Rudd not in Beijing to kowtow

Fearing emerging conflict or kowtowing to appease the giant rising power of China are both unproductive approaches, Foreign Minister Kevin Rudd says.


Mr Rudd, who is visiting Beijing, said for many years the debate in western countries centred on being in emerging conflict with China or having to kowtow and agree with everything it said to move forward.

“I don’t think either of those paths are productive,” Mr Rudd told ABC Television on Wednesday.

“I think there is a rational third way to proceed and I believe that can be done through a comprehensive, political and economic relationship where we agree on our common interests both in the region and on the world stage and bilaterally as well.

“But also not walking away from those areas we disagree.”

Mr Rudd said it was natural as China became wealthier and its GDP rose that its military budget would also rise.

But the foreign minister said there were continuing questions about its military capabilities and its intentions, as well as military budgeting transparency.

“That’s where we need to see progress and that’s where we are engaging directly and frankly with our Chinese friends.”

Historically China’s military force had been based on having to use military force to have Taiwan rejoin the People’s Republic of China, but it was not an immediate prospect, Mr Rudd said.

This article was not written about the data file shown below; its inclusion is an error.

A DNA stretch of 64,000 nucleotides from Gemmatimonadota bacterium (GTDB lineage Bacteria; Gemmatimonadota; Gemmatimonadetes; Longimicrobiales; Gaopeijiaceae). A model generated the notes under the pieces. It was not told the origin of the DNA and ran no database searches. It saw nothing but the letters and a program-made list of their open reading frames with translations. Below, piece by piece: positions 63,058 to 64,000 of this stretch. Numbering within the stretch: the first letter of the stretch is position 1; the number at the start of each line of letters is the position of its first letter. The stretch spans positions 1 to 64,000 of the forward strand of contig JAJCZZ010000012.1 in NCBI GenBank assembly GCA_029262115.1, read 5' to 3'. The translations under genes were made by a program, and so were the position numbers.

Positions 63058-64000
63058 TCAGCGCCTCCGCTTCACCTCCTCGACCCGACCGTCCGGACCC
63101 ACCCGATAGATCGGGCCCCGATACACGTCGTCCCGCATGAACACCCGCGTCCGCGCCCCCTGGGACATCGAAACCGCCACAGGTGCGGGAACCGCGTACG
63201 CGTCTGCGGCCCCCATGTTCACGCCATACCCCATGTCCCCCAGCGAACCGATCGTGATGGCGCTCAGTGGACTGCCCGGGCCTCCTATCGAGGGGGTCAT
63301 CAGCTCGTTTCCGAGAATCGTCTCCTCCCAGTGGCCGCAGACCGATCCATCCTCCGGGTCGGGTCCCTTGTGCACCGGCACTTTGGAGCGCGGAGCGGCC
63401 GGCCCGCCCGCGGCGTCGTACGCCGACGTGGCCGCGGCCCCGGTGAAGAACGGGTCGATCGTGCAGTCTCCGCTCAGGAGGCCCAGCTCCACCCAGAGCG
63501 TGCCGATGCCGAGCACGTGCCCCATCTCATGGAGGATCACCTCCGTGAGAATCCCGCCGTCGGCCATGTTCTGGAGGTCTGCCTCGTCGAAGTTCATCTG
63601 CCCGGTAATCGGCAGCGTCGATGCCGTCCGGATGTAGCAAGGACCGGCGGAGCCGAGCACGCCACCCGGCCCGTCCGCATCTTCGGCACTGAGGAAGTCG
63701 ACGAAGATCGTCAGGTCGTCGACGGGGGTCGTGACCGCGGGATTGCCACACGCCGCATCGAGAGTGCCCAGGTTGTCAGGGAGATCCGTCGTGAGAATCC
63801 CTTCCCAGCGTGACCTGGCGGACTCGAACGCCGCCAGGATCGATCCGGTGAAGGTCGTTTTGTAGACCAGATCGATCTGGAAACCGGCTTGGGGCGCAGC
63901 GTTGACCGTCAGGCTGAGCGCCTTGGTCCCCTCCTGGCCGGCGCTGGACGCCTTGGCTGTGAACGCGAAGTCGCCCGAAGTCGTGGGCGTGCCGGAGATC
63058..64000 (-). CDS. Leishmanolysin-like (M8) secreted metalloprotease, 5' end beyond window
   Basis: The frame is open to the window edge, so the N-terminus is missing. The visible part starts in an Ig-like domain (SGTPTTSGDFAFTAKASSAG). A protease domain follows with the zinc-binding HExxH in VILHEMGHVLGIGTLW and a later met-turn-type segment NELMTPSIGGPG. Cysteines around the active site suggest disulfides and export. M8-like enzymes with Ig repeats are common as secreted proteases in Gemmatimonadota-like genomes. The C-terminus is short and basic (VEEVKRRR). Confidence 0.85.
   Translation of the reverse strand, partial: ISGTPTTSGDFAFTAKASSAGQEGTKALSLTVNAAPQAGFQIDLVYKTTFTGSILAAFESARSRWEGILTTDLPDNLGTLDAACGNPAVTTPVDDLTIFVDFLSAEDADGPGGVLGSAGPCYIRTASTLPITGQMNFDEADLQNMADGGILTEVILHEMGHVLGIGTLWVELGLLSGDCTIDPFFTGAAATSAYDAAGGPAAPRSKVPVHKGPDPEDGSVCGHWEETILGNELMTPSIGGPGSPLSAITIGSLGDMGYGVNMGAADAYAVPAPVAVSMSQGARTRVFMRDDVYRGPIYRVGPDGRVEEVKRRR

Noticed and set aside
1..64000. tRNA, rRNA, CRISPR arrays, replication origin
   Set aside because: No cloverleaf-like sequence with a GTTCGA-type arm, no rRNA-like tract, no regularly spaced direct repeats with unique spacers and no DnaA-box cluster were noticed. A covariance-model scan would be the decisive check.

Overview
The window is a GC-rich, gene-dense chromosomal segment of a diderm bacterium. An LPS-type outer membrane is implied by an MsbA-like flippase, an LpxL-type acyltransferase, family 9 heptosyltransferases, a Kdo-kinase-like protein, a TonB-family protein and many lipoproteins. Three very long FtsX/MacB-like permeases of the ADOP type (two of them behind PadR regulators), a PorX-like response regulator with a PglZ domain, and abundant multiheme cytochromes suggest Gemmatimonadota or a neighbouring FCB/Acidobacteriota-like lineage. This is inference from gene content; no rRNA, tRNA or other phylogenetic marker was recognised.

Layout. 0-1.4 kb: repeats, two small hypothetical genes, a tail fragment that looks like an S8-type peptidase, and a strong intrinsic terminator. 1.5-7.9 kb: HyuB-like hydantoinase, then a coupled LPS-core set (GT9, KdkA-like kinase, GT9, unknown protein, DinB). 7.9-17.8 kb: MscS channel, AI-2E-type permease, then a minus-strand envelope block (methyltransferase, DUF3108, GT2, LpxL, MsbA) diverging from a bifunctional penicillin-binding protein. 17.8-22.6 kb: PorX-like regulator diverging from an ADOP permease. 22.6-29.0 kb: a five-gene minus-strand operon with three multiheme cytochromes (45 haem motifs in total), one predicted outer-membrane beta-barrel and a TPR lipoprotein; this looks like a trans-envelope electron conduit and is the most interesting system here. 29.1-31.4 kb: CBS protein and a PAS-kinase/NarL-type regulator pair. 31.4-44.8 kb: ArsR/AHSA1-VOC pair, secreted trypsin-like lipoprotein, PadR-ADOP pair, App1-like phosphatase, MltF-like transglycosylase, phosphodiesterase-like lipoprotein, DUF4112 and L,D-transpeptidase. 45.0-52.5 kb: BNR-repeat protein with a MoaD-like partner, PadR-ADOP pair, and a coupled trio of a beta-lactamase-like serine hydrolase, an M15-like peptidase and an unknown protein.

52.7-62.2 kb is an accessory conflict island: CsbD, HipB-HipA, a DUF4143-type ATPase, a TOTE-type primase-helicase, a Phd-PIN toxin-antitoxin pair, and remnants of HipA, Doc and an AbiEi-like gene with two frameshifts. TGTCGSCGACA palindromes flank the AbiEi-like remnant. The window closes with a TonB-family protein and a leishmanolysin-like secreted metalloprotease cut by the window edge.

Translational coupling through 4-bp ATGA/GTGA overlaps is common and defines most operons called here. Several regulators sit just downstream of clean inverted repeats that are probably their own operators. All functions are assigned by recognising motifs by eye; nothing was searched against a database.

“As China acquires that capability, what happens is it also acquires capabilities which are more able to be deployed beyond the Taiwan contingency,” he said.

“And that’s why we need greater transparency with the Chinese, greater common exercising with the Chinese so we don’t have accidents, mishaps or misconceptions at sea between our respective navies and those of the United States.”

A core challenge for Australia, China and other regional allies was to work together to gain a common sense agreement to avoid conflict in the wider east Asia and west Pacific region, Mr Rudd said.

Climate change was the highest global priority, followed by the phenomenal growth of China, it economic power and footprint, he said.

The former prime minister refused to comment on widespread reports he said the economic powerhouse was “ratf*#king” countries involved in the Copenhagen climate change talks last year.

“I’m not going to comment on that one bit,” Mr Rudd said, adding it was an off-the-record briefing to a whole bunch of Australian journalists.

Mr Rudd blamed a failure to agree to a global emissions trading scheme during the talks on not ensuring enough pre-agreement in advance between major countries.